Horses Don't Act!!!

~by Jodi Denning

I've been thinking about how to try to express something that I consider to have been a very important piece of the puzzle for me in my efforts to try and understand horses.

A horse's actions are always a true and accurate representation of EXACTLY what that horse is thinking and feeling at any given moment. In other words, a horse's actions are always honest. Horses don't act. If a horse is "acting" afraid, he IS afraid. If a horse is "acting" like he doesn't understand, he DOESN'T understand.

Some horses can just accept a given situation and learn to deal with it, even when it is less than ideal. Some horses can't seem to do that as easily, and they get worried, they get confused, or they get frustrated. For the horses that get frustrated, some of them will express that frustration with behaviors that most of us don't care for. Sometimes this is when we begin to get the idea there may be a problem - but the problem has probably been brewing for some time.

I realize some people would probably argue with me about a horse's actions always being honest, but that is what I have come to believe. Most of the time IMO it seems to typically boil down to a few options: the horse is either doing what he has been taught is perfectly acceptable to do, the horse doesn't understand or is confused, the horse is afraid, or the horse is frustrated.

It has really helped me to begin to understand this concept, and to try to apply it. It is SO easy to let our emotions get in the way. It is SO easy to think our horse is *deliberately* NOT doing something we want (or *deliberately* DOING something we don't want). In some cases it is even easy to feel like our horse is "out to get us", or trying to make us look bad. But over the last few years I have come to realize that simply isn't the case at all.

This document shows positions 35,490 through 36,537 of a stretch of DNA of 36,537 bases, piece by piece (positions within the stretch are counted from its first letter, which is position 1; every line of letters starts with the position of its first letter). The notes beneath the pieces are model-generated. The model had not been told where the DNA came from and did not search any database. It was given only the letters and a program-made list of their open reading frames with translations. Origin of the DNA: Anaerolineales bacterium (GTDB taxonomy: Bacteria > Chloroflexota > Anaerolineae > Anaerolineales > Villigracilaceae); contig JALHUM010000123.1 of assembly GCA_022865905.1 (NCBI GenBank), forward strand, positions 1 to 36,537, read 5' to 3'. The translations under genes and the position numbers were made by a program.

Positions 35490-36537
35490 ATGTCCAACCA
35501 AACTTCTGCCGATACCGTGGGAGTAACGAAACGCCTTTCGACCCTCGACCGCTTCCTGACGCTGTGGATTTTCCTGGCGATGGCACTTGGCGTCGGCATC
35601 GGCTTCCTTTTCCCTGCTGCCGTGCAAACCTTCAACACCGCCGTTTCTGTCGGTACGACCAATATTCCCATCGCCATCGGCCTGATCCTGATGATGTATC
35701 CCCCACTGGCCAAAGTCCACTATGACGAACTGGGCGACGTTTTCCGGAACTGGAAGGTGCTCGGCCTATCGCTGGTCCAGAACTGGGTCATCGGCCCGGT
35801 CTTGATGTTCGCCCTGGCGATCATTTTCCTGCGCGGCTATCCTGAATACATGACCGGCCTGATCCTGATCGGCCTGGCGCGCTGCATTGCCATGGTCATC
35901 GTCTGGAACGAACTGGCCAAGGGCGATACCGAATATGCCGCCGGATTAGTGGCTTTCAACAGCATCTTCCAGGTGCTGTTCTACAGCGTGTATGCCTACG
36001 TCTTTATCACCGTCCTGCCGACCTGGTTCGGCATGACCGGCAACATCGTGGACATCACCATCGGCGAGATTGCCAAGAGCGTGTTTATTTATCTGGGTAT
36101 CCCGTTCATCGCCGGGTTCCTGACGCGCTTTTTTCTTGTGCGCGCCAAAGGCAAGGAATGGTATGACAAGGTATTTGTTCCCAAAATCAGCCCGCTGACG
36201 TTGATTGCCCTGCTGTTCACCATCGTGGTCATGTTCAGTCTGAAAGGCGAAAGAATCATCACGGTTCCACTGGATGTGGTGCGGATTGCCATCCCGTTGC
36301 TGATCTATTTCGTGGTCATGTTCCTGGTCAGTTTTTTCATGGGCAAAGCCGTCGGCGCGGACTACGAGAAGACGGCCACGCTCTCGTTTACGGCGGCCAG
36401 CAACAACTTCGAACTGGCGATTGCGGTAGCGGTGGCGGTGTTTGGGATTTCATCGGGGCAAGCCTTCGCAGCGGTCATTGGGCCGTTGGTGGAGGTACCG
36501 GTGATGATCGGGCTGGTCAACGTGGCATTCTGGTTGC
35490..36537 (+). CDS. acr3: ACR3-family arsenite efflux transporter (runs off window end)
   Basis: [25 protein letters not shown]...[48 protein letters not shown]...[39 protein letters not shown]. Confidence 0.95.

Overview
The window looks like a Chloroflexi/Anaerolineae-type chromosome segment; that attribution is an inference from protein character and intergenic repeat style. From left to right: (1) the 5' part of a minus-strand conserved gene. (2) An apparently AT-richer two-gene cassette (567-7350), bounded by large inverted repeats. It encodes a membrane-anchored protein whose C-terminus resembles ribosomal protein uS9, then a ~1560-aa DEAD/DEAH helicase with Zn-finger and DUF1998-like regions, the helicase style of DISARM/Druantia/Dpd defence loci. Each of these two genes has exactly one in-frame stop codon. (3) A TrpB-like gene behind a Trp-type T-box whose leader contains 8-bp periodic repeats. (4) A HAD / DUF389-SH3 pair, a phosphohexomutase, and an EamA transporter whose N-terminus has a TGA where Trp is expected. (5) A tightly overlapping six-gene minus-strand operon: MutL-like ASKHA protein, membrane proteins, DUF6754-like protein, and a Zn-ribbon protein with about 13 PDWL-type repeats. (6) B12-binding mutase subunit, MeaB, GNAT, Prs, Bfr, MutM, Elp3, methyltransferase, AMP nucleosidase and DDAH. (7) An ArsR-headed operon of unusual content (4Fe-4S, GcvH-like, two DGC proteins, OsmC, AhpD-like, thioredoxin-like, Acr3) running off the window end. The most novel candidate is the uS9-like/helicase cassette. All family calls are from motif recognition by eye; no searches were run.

Fortunately for all of us, horses think like horses... and they will never think like people. So our task is to learn and understand how THEY think so we can help them. So IMO we are SO very lucky that the horse's actions are always a true and accurate representation of what the horse is feeling and thinking. If we can learn to believe what they are trying to tell us, and accept it as THEIR truth (whether or not that truth makes much sense to us), we have taken a huge step towards improving our horsemanship.

This is a pretty hard thing to do - or at least it has been for me. It sure can be easy to fall back into old habits and blame the horse for my lack of understanding and my inability to teach the horse what I'm trying to teach him. But is it easier now than it was a year ago? Yep! Will it be easier a year from now than it is today? I sure hope so! Will I ever really be able to apply this in every situation, with every horse, every time? I seriously doubt it, but I'm sure going to try! ;-) Mistakes are allowed, because that's how we learn!

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